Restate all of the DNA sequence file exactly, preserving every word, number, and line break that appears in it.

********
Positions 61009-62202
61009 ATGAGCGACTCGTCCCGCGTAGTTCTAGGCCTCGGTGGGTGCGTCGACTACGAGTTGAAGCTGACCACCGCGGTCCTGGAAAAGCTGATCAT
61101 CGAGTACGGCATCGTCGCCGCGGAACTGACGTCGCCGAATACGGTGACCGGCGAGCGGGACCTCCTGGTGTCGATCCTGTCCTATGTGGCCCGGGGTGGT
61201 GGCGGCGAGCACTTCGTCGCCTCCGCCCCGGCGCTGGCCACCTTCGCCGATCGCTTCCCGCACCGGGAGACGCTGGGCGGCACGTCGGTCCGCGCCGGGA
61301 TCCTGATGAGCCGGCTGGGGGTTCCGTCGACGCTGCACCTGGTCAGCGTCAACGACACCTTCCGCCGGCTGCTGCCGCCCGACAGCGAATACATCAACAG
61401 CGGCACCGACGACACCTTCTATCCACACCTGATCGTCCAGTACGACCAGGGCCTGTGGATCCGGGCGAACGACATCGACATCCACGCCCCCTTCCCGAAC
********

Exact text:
Positions 61009-62202
61009 ATGAGCGACTCGTCCCGCGTAGTTCTAGGCCTCGGTGGGTGCGTCGACTACGAGTTGAAGCTGACCACCGCGGTCCTGGAAAAGCTGATCAT
61101 CGAGTACGGCATCGTCGCCGCGGAACTGACGTCGCCGAATACGGTGACCGGCGAGCGGGACCTCCTGGTGTCGATCCTGTCCTATGTGGCCCGGGGTGGT
61201 GGCGGCGAGCACTTCGTCGCCTCCGCCCCGGCGCTGGCCACCTTCGCCGATCGCTTCCCGCACCGGGAGACGCTGGGCGGCACGTCGGTCCGCGCCGGGA
61301 TCCTGATGAGCCGGCTGGGGGTTCCGTCGACGCTGCACCTGGTCAGCGTCAACGACACCTTCCGCCGGCTGCTGCCGCCCGACAGCGAATACATCAACAG
61401 CGGCACCGACGACACCTTCTATCCACACCTGATCGTCCAGTACGACCAGGGCCTGTGGATCCGGGCGAACGACATCGACATCCACGCCCCCTTCCCGAAC